Tuesday 2 October 2012

The New Aesthetic now and later

My essay on The New Aesthetic has now been up at Aeon for a while, and the Tumblr that started it all is back online. It's a huge old topic, for sure, and that essay was pushing 6,000 words at one point until judicious editing brought it back to a more digestible 3,000 or so. I don't intend to recap its main points here - this post is more intended to tidy up some loose ends.

First of all: did you all have a good look around the rest of Aeon? It's a completely new online magazine with an emphasis on ideas, culture, science and memoir. Take some time and have a poke around at the other essays online in the launch edition, and bookmark the site, it's worth it.

Second, some loose ends from the essay itself. Some responses, such as Rory Stott's, wondered at the next steps for the New Aesthetic: if it isn't a movement (and it isn't), could there be a movement? Having identified the political concerns inherent in the New Aesthetic, what can be done about them? How should designers act?

... Which is a whole 'nother essay in itself, but there are a couple of things I'd like to point to. First is to properly credit the work of BERG. I first came across the idea that technological seamlessness could be A Bad Thing in conversation with Schulze, Jones and Webb, while I was writing my Icon profile of the studio last year (Icon 099). Contra pernicious seamlessness, they said their philosophy was one of "beautiful seams". Which could be a New Aesthetic design manifesto in a nutshell, or part of one. Also if you want to see incredibly smart people designing with New Aesthetic antennae turned on and properly calibrated, look to BERG.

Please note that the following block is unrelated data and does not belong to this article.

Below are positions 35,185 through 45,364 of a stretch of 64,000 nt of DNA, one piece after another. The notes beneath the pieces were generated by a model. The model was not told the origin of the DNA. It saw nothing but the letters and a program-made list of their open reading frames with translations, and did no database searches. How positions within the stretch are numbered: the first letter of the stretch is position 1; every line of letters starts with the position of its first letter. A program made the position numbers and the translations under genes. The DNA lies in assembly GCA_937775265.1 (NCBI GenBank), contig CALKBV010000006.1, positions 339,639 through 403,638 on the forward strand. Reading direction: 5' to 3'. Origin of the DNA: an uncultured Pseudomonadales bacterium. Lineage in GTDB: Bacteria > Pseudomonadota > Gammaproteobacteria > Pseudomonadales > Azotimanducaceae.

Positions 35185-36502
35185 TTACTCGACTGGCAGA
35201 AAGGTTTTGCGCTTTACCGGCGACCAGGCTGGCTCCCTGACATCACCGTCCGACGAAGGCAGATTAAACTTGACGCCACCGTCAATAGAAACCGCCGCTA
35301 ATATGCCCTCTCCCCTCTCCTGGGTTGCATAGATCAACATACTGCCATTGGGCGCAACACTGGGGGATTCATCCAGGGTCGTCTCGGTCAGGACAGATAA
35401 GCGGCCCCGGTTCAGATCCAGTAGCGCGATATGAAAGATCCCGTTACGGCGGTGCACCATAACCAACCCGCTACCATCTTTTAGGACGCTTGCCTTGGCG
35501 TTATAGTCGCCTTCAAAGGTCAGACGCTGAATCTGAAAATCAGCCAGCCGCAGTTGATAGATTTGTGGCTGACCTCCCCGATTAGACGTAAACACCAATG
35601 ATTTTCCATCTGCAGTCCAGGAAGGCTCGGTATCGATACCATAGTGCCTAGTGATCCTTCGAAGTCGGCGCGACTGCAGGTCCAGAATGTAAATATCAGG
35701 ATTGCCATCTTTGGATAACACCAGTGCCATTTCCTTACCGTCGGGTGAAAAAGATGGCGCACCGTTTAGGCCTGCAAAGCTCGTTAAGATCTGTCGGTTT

The other direction to look is the work of Keller Easterling, possibly the most important architectural theorist working today. I've just finished reading "The Action is the Form: Victor Hugo's TED Talk", her essay for Strelka Press, and it's just astonishing. It's like sipping from networked broth in which the architecture of tomorrow is broiling. The essay forms a bridge between Easterling's 2005 book Enduring Innocence, which introduced the idea of architecture being reduced to a series of "spatial products", and architecture as nothing but an expression of data, and her forthcoming book Extrastatecraft, on zones, which is likely to be incredibly special and important if this essay for Design Observer is anything to go by. God only knows if she's even aware of the New Aesthetic, but she perfectly shows how it couples with architecture and what it could mean for activism. So, my advice is make those essays your next stop, then buy her books. She knows what's going on.

1 comment:

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